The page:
As a defensive coach, Phil Bengtson was instrumental to the success of the Lombardi Era Packers. As Vince’s successor at head coach and, one year later, general manager, Phil demonstrated the Peter Principle of individuals in an organization naturally rising to their level of incompetence. Granted that several key players to the dynasty were reaching the end when Bengtson took control, but his personnel moves and draft choices did little to alleviate the declining situation.
Coming into the December 20th finale of the 1970 season, the Packers stood at 6-7, and Bengtson’s three-year record as head coach was 20-20-1. Green Bay travelled to Detroit to take on the Lions, a team that had defeated them 40-0 on opening day, causing the distraught Lambeau faithful to boo the listless home team that day.
In Tiger Stadium, the Packers’ defense put on a much stronger performance than in the opener when they allowed over 200 yards rushing, including a record-setting 76-yard run by quarterback Greg Landry. The offense, though, was still pathetic, accruing less than 180 offensive yards in each game. In the first game, Bart Starr threw a pick-six to Lem Barney; in the rematch, Barney not only duplicated that feat, but also set up another touchdown with a 65-yard punt return and a field goal with a 74-yard kickoff return. The 20-0 loss meant that Green Bay had been outscored 60-0 in two humiliating games against the rival Lions in 1970.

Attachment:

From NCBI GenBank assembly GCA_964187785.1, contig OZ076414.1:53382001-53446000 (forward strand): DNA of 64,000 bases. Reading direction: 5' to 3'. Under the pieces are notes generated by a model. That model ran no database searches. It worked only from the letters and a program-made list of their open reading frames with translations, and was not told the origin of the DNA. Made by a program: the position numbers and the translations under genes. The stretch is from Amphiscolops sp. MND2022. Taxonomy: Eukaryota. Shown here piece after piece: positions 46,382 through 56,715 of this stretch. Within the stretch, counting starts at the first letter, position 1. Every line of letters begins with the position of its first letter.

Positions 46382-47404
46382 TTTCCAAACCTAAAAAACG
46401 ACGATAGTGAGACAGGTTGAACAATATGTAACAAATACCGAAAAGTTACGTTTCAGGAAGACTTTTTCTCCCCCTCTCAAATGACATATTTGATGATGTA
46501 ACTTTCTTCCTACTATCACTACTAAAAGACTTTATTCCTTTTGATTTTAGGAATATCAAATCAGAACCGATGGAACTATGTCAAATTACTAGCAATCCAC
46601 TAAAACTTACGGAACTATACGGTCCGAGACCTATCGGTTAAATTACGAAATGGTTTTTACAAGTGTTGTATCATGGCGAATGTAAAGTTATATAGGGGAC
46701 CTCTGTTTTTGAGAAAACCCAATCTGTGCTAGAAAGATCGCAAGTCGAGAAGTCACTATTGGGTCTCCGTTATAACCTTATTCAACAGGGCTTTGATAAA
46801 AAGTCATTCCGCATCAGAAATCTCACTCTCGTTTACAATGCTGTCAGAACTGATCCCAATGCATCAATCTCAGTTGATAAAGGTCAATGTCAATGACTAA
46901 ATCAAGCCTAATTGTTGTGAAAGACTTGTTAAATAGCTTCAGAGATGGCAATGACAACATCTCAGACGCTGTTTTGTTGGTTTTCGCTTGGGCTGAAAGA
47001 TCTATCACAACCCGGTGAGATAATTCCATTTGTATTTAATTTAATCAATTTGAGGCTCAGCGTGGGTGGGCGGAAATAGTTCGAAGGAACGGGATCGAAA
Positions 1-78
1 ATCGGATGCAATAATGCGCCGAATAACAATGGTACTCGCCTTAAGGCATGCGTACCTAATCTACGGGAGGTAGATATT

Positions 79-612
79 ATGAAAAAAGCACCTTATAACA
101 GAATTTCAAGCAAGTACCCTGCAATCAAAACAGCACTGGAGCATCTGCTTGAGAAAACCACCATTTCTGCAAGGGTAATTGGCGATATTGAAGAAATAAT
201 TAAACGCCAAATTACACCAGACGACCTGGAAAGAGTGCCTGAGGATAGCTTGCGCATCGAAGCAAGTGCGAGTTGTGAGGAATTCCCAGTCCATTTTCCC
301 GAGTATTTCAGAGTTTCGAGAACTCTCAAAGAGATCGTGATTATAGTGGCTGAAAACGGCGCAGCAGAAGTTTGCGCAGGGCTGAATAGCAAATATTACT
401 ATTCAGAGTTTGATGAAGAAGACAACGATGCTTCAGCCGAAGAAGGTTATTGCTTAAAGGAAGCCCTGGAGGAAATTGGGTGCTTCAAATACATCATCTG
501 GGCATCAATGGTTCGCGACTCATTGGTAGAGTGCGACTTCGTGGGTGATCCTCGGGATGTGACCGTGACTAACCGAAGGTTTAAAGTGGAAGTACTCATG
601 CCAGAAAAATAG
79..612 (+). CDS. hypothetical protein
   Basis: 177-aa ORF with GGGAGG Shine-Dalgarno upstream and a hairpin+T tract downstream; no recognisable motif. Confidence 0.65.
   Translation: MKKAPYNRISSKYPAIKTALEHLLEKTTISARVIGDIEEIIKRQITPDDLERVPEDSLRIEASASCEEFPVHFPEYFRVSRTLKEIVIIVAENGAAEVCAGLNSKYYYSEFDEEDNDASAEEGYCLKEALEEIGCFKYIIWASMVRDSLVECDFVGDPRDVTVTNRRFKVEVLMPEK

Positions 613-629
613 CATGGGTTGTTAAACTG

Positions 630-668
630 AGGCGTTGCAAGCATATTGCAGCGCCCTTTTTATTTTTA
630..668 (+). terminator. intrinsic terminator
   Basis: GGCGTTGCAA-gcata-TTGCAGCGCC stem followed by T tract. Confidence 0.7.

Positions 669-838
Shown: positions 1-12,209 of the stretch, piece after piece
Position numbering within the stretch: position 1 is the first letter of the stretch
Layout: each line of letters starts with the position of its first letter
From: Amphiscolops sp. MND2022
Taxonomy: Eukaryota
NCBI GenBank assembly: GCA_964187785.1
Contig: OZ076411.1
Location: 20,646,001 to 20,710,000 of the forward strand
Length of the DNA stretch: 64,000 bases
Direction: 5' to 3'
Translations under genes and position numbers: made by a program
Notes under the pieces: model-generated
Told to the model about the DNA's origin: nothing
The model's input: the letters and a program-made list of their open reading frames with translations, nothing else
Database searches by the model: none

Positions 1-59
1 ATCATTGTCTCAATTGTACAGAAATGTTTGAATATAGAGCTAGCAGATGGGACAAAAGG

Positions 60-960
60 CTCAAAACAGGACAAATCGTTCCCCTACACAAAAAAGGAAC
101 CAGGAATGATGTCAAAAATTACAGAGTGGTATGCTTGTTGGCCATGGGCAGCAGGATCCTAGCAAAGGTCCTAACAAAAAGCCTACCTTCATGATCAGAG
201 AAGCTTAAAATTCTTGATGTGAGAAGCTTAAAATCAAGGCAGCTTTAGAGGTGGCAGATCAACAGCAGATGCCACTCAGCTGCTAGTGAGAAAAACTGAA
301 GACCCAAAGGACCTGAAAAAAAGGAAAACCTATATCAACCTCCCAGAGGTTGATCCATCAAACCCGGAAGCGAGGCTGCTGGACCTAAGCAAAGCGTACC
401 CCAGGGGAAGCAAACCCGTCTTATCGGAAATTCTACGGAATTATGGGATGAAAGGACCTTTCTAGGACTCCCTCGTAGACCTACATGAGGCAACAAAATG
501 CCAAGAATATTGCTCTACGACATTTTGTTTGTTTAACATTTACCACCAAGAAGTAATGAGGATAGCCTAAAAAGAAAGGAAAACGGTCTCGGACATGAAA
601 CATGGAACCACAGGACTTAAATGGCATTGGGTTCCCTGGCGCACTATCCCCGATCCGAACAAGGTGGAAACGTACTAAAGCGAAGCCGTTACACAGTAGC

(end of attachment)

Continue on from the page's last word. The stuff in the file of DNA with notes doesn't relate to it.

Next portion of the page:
Bengtson fell on his sword and resigned the next day. In three seasons his record against the team’s chief division rivals was a dismal 1-4-1 against Detroit and 1-5 against the Vikings. Three weeks later, the team hired Dan Devine as coach and general manager and the diseased seeds of a long fallow period were sown.
1970 custom card is colorized.